Joe Junkman: Birth of a Salesman

Hate to break it to you folks, but my entry into the wasteland isn’t nearly as interesting as you might have guessed. I know it’s a pretty popular rumor, but I can assure you, I was NOT found in a junkyard as a baby. I’m a business man, not a trash messiah. Truth is, I was a traveling salesman in the old days. I’d go knocking door to door, hawking milkshake machines, toys, shower curtain rings, you name it. If I didn’t sell, I didn’t eat; so I became really good at talking to people and perfecting the art of the pitch.Salesman-Clipart

When things started going south all over the world (and especially south of the border), I kept doing what I always did, selling. When we really started losing the war, when the the food lines and rationing were in full swing, I became a sort of national icon while selling ties to a California state senator. The news people said I was proof that the American Dream could weather the toughest storms.

None of that matters now.

I was hitchhiking my way to Vegas when the nukes hit. Unfortunately, I didn’t get vaporized in the blast, instead got stranded in this radioactive dustbowl called “The Mo-Javi.” The Army abandoned this patch of dirt months before the end, leaving the valley as a lawless hellhole for all but the most heavily armed.

When I first arrived in the place we now call “The BLVD,” I spent two whole days with my back literally pressed up against a crumbling wall, desperately trying to avoid gunfire from across the street. We all know what happened after that. ARE General Morris Kass and his legion came storming onto the BLVD, “pacified” the area (he always used that word in his speeches), built the famous wall of trash, installed a government, and appointed The Judge, yadda yadda yadda.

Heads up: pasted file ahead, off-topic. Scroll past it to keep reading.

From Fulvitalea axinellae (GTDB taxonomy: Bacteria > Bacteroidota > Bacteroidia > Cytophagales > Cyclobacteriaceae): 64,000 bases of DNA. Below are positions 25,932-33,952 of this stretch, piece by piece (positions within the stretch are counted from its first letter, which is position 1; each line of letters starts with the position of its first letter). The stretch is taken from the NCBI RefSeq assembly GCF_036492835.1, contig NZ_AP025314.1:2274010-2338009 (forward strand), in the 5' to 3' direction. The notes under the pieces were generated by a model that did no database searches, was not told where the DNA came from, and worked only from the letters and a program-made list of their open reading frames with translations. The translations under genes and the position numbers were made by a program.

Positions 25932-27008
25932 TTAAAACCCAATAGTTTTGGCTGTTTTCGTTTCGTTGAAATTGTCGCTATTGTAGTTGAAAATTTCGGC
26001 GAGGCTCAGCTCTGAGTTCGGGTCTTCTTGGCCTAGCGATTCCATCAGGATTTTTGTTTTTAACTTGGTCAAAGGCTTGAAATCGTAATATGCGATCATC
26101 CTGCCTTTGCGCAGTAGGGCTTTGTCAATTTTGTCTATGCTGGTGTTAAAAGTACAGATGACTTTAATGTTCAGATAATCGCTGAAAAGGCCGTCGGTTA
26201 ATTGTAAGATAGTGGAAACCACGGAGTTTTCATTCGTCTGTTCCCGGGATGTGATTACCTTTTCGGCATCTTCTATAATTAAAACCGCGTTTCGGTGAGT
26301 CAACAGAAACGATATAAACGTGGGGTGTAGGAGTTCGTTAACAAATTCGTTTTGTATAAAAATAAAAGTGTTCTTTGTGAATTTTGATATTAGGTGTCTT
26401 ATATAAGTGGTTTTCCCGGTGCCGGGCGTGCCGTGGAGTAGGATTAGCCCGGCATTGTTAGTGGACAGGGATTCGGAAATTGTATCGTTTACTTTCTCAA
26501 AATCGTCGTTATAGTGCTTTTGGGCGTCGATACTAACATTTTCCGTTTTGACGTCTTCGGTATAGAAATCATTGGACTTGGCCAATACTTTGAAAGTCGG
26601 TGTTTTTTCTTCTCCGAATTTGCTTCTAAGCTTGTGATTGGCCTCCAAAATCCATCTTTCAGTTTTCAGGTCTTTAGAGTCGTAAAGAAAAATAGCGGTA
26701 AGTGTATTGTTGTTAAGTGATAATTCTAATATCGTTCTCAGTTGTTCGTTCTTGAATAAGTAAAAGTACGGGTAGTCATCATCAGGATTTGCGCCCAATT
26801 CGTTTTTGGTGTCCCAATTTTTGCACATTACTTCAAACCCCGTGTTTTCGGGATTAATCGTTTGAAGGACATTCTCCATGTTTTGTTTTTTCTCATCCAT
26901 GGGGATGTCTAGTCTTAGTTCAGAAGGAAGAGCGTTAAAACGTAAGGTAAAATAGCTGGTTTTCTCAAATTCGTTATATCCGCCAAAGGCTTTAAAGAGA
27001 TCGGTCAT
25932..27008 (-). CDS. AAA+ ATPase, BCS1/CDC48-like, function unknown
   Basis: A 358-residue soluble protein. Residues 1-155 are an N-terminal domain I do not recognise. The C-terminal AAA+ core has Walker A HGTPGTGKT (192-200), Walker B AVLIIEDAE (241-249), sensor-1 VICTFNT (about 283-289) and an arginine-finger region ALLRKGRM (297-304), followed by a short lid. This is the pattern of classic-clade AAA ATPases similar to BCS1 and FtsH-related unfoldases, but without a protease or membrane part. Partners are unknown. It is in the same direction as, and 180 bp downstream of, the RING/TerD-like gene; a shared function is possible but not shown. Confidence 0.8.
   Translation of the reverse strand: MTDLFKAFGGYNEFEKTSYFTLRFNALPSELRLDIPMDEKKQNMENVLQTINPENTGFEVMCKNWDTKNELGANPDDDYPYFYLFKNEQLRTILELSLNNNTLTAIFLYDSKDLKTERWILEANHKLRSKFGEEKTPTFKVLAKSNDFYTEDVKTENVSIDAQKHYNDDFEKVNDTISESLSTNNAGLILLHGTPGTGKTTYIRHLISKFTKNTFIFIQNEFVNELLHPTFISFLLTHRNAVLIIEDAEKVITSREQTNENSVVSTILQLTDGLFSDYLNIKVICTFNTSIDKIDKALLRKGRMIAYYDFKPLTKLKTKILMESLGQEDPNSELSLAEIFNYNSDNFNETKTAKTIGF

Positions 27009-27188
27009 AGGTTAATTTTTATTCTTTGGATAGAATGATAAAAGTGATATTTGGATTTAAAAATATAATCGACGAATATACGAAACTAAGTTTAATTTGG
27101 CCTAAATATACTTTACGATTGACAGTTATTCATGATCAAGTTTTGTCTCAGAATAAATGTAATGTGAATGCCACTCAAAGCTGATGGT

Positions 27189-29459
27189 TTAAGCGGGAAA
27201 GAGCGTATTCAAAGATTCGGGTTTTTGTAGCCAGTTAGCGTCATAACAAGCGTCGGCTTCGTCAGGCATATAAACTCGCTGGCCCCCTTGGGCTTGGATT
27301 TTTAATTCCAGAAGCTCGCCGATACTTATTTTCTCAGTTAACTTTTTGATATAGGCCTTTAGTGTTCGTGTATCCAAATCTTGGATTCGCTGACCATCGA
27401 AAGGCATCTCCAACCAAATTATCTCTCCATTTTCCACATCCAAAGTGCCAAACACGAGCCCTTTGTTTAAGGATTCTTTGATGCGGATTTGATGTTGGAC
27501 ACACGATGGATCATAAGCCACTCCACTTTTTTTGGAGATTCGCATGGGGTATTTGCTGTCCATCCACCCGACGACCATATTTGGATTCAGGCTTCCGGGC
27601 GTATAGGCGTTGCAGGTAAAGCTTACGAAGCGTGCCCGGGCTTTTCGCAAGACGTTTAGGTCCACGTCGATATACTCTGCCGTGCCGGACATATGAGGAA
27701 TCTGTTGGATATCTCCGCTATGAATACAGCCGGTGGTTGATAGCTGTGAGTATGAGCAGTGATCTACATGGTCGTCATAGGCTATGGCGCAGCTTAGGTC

The important thing is what pacifying the BLVD did. As the 47th Legion purged the shelled city, room by room and hall by hall, they left behind a mountain of bodies and weapons. I was never far behind those elite soldiers, stuffing all I could into my bags before scurrying off toward the nearest campfire.

The age of the milkshake machine had passed. The age of canned food and bullets had begun.

-Joe Junkman


Wannabes, losers, shysters, and gamblers! Lend me your ears!


The name’s Joe Junkman. I’m kind of a big deal around the Mo-Javi. If you haven’t seen my name slapped on a Junkman Caravan Co. caravan cart, you’ve probably seen it on Junkman brand spoons, Junkman brand refurbished boots, or more likely The Wasteland Survival Guide (written by Joe Junkman).

Now I know what you’re thinking. How in Kass’ name did a know-nothing wastelander without a single dog-tag to his name, come to have his own caravan company, market, and refurbishment factory, you ask? One word. Persuasion. See, when you use the right words, you can convince people of anything. That rusty old spoon? Give it a coat of chrome spray paint and you can convince wastelanders it’s real silver. It also helps when you’re not afraid to ask for more than you’re worth.

It wasn’t always this easy though. I started small time. It took me years to claw my way to the top of the Wasteland ladder: to amass a scavenger’s horde greater than James Gray’s, to build a work force bigger than the Blacksmith’s guild, and to have as many shiny toys as General Kass. A lot of people don’t give me credit these days, they think I just sit behind my desk and count money while “exploiting” my refurbishers. While that’s mostly true, people tend to forget that I used to be one of the greats, a real wasteland adventurer.

I didn’t start my business right away. I wandered the Mo-Javi for a long time, picking up odd jobs and meeting the wackos of the wastes. Yet no matter how many times I contracted radiation sickness, caught bubonic plague from Undying gamblers, or got my arm ripped off by a gooey, half-formed super soldier, I knew that someday I’d end up here. Here’s the secret: If you can make it in the Mo-Javi, you can make it anywhere.

Listen to my story, follow my advice, and most importantly buy my book so that you can learn what it takes become a living legend…

-Joe Junkman